Petition For All Schools To Teach Sign Language To ‘Make The World More Inclusive’ Reaches Almost 100,000 Signatures
A petition calling for all schools to teach basic sign language has been signed by nearly 100,000 people.
Jade Kilduff, 18, launched the campaign approximately one month ago after witnessing sign language transform her younger brother’s life.
Christian, four, has brain damage, cerebral palsy, and visual impairment after problems at birth meant he took his first breath 24 minutes after he was born. His family were told he would never be able to communicate.
However, Jade didn’t want to give up on him and so started teaching him sign language in the hope they would be able to communicate that way.
And it worked, with the teenager saying on the Change.org petition that learning sign language has ‘opened up a whole new word for Christian’.
She told Sky News:
A lot of people when talking to Christian would have to talk through me, and I thought it was unfair that he could only communicate to me and a few of our family members. I thought if everybody just knew a little bit of sign then it would make the world more inclusive.
Her petition, which at the time of writing has 96,508 signatures, could help the hundreds of thousands of children in the UK alone who use sign language or signing systems to aid communication.
Very few mainstream schools teach British sign language, something Jade says needs to change urgently because ‘nobody should be socially isolated due to communication barriers’.
Lyndhurst Primary School in Oldham introduced signing five months ago, incorporating sign language into lessons, assemblies and conversation each day. While it was initially introduced to help three pupils with hearing impairments, the school has seen the positive impact it’s had on other children too.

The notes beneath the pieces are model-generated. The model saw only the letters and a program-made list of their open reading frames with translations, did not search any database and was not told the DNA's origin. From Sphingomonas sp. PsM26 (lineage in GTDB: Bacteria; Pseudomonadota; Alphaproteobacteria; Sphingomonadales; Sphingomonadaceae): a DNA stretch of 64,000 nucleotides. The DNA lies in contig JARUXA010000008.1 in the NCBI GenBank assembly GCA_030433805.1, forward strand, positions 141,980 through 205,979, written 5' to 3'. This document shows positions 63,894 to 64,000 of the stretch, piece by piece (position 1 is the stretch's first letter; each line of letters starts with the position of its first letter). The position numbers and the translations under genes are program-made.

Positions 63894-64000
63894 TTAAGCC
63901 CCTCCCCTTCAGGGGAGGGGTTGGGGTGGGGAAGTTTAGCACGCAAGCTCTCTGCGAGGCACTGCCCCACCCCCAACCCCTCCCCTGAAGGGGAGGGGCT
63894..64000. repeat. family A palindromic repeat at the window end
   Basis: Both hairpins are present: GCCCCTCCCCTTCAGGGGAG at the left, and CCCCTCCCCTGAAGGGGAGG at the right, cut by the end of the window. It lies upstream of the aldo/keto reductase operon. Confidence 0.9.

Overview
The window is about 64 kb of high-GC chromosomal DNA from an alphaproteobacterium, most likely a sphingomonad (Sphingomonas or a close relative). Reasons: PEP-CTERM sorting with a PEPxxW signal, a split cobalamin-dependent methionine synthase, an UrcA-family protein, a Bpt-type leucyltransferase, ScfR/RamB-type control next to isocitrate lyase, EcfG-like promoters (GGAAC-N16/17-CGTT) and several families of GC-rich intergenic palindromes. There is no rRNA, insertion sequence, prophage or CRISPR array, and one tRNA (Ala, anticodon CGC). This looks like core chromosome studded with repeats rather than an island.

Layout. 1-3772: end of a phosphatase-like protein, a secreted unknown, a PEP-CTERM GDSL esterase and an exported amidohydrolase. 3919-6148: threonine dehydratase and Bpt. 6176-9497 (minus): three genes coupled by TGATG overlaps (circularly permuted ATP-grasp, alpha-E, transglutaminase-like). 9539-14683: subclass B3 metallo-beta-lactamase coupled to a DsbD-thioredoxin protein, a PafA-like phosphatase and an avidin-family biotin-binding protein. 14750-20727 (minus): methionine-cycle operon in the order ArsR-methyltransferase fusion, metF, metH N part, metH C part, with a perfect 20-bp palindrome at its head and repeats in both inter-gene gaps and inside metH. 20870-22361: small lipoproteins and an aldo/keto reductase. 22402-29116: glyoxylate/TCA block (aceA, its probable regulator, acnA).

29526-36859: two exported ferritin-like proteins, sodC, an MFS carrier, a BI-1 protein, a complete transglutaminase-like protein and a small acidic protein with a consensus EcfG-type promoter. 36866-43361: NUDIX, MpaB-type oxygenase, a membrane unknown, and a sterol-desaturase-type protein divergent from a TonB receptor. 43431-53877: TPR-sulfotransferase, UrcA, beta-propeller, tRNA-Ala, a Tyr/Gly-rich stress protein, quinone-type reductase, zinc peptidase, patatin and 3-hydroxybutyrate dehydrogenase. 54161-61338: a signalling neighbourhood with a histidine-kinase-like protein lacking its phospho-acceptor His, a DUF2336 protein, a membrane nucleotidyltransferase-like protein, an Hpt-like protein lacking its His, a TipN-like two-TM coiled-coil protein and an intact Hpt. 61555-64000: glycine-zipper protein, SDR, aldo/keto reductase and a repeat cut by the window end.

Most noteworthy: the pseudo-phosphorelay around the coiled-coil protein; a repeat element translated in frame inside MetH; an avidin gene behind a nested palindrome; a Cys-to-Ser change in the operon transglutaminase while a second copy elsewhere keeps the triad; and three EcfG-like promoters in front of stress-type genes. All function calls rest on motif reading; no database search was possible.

Education Communicator Amy Scoltock told Sky News:
We’ve got many children in here who have got autism and for the first time since introducing sign language we’ve had them communicate with us for the first time.
And you’ve got the quieter children who would quietly just say good morning in sign to each other. As a school we are just all communicating better.
A Department for Education spokesperson responded to the petition, saying they are ‘firmly committed to ensuring that children with SEND (special educational needs and disability), including hearing impairments, receive the support they need in early years, at school and at college’.
The spokesperson continued:
Schools have the freedom to include British Sign Language (BSL) in their curriculum if they wish to do so, and we are working towards a BSL GCSE which will be introduced as soon as it possible, subject to meeting GCSE requirements.
Hopefully more schools will follow Lyndhurst’s lead and Jade’s petition will have the impact required to get this off the ground.
You can sign the petition here.
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